As MP for Churchill, I saw how the Conservatives allowed Vale, a Brazilian company to take over Inco. They then gave them a billion dollar low interest loan to shut the smelter and refinery in my home community of Thompson. In Hamilton, US Steel promised jobs and investment — then cut 1,500 jobs. The Conservatives took them to court but have now reached a settlement that is nothing short of a sell out.

It is time we stand up for our Canada. In this campaign, I’ve called for tougher regulations including a lower dollar value for screening, greater guarantees for jobs and investment and clear recognition of the need to protect strategic industries.

I believe that as Canadians we need to review our involvement in our economy, particularly in the resource sector. It is ironic that an increasing number of foreign takeovers are being made by state-owned entities from other countries. I would not rule out greater public involvement in our resource and other strategic sectors.

During the campaign, I have specifically identified that Canada should be looking at establishing a crown corporation for the production of generic drugs. Drug costs are one of the biggest cost drivers in health care, and generic drug manufacturers charge a huge mark-up on medications. We must look at innovative ways of strengthening our public universal health-care system.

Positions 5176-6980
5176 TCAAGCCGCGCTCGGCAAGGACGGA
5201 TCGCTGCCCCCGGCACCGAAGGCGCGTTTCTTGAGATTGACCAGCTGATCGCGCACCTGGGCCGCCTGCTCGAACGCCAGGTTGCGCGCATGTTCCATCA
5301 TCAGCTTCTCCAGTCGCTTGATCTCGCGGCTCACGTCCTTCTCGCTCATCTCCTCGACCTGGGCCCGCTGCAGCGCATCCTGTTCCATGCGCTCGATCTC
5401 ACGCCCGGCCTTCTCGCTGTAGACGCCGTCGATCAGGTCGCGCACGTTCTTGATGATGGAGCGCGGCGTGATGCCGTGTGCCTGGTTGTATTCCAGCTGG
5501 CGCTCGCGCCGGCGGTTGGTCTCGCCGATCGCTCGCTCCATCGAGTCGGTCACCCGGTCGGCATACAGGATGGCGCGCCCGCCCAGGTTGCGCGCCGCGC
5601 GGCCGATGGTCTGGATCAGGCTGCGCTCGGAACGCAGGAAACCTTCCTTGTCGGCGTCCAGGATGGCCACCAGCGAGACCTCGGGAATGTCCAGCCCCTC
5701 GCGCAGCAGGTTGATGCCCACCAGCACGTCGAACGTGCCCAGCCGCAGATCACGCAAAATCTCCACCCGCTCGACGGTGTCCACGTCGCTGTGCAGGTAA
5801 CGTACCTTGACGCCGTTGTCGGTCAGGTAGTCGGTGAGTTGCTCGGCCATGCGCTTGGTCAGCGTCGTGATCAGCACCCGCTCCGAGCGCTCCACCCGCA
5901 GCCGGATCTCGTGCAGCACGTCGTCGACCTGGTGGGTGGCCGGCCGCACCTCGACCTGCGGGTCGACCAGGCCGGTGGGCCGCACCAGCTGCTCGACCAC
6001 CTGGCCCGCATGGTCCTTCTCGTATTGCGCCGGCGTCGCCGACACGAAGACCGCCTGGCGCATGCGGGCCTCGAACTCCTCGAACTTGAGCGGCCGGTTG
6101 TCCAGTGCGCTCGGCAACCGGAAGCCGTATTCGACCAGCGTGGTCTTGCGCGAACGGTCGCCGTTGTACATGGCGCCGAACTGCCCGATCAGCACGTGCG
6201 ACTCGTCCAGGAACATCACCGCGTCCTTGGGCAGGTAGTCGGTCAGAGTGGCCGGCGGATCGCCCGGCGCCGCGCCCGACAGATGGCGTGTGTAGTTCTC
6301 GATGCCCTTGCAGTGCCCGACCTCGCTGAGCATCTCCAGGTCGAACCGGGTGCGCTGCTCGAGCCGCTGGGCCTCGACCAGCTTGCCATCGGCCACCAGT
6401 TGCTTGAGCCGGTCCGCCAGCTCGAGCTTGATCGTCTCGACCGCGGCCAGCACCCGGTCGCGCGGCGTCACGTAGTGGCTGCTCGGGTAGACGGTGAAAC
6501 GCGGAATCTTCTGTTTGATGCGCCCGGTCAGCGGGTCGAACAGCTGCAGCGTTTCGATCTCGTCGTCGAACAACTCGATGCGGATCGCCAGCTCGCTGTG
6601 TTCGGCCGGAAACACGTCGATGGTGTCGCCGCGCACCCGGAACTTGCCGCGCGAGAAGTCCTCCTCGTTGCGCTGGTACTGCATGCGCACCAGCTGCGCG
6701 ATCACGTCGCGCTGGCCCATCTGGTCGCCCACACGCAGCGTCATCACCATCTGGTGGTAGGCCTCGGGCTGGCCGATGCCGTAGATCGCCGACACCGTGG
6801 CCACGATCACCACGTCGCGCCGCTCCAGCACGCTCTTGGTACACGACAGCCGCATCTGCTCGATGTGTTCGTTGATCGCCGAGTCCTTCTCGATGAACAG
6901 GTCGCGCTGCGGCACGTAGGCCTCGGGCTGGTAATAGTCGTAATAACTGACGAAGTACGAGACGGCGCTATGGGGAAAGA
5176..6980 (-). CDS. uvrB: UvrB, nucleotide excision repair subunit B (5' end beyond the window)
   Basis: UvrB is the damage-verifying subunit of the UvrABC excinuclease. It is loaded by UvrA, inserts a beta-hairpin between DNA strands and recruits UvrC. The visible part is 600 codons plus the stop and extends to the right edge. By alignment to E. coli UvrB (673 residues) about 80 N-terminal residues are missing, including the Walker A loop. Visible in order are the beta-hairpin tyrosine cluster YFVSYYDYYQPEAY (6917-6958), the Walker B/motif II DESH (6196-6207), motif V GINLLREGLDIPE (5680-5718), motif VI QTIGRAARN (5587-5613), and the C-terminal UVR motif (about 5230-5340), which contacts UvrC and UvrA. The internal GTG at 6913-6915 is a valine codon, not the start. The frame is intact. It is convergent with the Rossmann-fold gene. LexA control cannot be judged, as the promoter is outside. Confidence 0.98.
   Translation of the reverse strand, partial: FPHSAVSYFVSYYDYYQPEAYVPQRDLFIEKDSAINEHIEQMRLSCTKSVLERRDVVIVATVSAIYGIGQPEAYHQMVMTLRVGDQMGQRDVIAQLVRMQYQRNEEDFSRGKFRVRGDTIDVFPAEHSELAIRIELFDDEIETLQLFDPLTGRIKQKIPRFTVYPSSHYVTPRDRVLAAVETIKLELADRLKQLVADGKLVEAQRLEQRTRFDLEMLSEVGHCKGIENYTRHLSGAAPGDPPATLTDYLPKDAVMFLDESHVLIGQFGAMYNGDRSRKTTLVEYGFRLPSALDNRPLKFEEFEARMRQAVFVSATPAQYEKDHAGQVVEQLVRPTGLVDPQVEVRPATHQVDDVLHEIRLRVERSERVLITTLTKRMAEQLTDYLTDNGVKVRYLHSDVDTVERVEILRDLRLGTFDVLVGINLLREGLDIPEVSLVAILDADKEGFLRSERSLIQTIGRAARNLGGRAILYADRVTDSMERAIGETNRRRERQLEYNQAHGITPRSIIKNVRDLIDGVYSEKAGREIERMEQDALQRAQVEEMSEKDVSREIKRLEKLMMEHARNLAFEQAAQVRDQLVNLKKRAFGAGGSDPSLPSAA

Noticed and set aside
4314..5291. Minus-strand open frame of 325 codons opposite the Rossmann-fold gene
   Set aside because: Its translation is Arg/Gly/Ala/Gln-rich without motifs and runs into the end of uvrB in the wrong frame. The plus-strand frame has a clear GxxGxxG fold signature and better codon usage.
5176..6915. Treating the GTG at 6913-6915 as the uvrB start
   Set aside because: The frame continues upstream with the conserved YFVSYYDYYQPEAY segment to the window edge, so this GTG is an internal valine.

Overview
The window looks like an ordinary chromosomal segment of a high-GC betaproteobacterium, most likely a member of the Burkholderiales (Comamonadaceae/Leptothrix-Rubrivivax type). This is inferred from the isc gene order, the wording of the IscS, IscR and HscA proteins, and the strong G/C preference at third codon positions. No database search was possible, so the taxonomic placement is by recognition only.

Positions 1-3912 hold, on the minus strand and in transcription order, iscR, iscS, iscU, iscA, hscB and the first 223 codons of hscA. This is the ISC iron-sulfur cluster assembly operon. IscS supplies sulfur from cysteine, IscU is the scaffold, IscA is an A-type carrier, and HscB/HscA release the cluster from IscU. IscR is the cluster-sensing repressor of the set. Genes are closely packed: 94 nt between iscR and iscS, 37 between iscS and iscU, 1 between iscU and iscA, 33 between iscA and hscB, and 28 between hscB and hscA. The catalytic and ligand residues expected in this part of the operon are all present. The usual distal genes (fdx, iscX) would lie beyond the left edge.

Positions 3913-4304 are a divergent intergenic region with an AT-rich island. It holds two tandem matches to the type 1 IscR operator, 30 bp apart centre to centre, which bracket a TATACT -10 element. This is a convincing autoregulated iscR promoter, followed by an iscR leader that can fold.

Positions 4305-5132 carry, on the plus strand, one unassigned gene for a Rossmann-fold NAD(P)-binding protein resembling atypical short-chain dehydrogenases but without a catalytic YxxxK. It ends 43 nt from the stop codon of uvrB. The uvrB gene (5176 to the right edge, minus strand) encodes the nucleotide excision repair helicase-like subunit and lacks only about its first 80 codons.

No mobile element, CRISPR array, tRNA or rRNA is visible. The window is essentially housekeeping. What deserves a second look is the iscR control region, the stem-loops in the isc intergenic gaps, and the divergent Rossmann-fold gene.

b: Last week, Canada’s Truth & Reconciliation Commission on residential schools released its interim report, outlining a slate of recommendations including implementing an educational program in Canadian schools. So far, there is no word from the Harper government on engaging with the Commission’s recommendations. In British Columbia, the official inquiry into Vancouver’s Missing and Murdered Women — most of whom were aboriginal — has been boycotted by many of advocacy groups because they feel it does not take seriously its mandate of prevention and healing. Your colleague Charlie Angus exposed the inhumane conditions suffered by the James Bay Cree in Attawapiskat this winter. Meanwhile, aboriginal land claims sit in bureaucratic limbo.

Your history of supporting First Nations rights and issues is well-known, and your riding includes many First Nations reserves. As leader of the NDP, what will you do to stop this cycle of trauma, perfunctory apology and bureaucratic dithering in which Canada’s First Nations continue to suffer some of the worst living conditions in the Western world?

NA: Ending the Third World conditions in Aboriginal communities across Canada will be one of my top priorities if I am elected Leader and Prime Minister.